The SpaceX Crew Dragon Demo-2 mission has been smooth sailing so far for NASA’s. Astronauts Bob Behnken and Doug Hurley in late May, and now they’re ready to come home as early as Sunday, if the weather doesn’t force a delay.
The return to Earth takes some time, and NASA will be there along the way with a livestream on NASA TV.
Stormy weather at the potential splashdown sites in the Atlantic and Gulf of Mexico could complicate the schedule. As of Saturday morning, NASA was sticking to the plan with an eye on a water landing off the coast of Pensacola, Florida. The agency is continuing to monitor the potential impact of Hurricane Isaias.
“SpaceX will make the final decision to proceed after the astronauts are ready inside Crew Dragon just before undocking,” NASA said in an update on Saturday.
While the timing details could change, NASA has set the following coverage schedule for the major milestones:
Saturday, Aug. 1:
- Undocking coverage starts at 2:15 p.m. PT ahead of the 4:34 p.m. departure.
Sunday, Aug. 2:
- Splashdown in the Gulf of Mexico is targeted for 11:42 a.m. PT.
- Post-splashdown news conference set for 2 p.m. PT.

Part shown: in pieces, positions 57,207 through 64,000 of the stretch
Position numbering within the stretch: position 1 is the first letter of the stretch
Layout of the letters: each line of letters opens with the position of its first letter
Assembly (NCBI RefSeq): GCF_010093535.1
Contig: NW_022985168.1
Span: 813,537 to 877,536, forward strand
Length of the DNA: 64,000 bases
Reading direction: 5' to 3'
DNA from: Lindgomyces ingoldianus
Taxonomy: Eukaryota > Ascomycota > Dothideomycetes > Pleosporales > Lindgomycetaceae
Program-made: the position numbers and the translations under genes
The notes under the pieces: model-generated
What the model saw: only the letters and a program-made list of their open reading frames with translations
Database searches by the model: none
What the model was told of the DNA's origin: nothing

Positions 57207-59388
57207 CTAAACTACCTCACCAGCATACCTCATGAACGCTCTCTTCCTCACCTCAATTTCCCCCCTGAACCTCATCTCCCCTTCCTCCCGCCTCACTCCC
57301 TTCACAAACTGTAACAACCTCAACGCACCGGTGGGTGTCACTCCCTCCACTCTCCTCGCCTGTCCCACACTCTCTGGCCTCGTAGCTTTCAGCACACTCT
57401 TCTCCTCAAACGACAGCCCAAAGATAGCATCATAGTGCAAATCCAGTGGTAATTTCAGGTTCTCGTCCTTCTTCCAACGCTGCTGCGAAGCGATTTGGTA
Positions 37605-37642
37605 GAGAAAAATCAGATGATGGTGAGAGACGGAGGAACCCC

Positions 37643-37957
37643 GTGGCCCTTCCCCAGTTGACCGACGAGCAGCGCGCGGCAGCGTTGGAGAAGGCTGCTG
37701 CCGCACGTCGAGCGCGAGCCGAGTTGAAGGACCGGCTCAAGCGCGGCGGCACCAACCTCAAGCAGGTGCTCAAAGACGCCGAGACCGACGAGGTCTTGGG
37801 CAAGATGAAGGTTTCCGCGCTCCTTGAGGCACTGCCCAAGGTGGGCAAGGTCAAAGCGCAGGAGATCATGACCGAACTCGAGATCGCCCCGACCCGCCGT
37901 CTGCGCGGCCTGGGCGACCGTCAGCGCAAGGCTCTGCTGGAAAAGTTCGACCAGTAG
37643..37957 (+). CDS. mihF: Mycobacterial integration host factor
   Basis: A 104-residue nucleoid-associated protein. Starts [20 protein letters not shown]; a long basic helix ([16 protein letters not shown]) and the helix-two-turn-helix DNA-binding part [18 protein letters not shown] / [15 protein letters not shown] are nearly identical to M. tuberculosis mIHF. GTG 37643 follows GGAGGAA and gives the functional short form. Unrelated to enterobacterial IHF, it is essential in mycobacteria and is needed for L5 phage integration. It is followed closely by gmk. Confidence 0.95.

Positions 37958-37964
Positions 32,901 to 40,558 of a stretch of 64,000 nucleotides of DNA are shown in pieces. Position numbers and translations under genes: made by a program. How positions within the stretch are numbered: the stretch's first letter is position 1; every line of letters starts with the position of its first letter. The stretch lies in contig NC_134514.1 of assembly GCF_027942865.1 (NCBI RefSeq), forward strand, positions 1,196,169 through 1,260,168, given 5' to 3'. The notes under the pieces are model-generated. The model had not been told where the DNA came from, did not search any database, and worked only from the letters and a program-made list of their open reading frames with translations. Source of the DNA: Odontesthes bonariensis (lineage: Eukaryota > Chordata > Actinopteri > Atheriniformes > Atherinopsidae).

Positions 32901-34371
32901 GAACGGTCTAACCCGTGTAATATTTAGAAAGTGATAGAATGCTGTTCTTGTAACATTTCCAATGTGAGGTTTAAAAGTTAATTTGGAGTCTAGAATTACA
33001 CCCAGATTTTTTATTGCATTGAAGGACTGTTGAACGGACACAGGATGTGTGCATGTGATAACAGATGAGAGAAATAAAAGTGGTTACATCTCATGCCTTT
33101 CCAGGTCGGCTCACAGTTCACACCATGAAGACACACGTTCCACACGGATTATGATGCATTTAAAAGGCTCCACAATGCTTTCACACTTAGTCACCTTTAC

The reentry process is dramatic. “Crew Dragon will be traveling at orbital velocity prior to reentry, moving at approximately 17,500 miles per hour. The maximum temperature it will experience on reentry is approximately 3,500 degrees Fahrenheit,” said NASA in a statement on July 24.
A SpaceX recovery vessel will meet Crew Dragon (which the astronauts named Endeavour) to collect the spacecraft and parachutes from the water. Endeavour will be hoisted onto the ship and Behnken and Hurley will be greeted by a medical team.
There’s a lot riding on a safe, uneventful return for Crew Dragon. “This is SpaceX’s final test flight and is providing data on the performance of the Falcon 9 rocket, Crew Dragon spacecraft and ground systems, as well as in-orbit, docking, splashdown and recovery operations,” NASA said in a release.
If Crew Dragon passes these final tests, then SpaceX will be able to provide regular,. And it would end NASA’s reliance on Russian spacecraft for the first time since the shuttle era.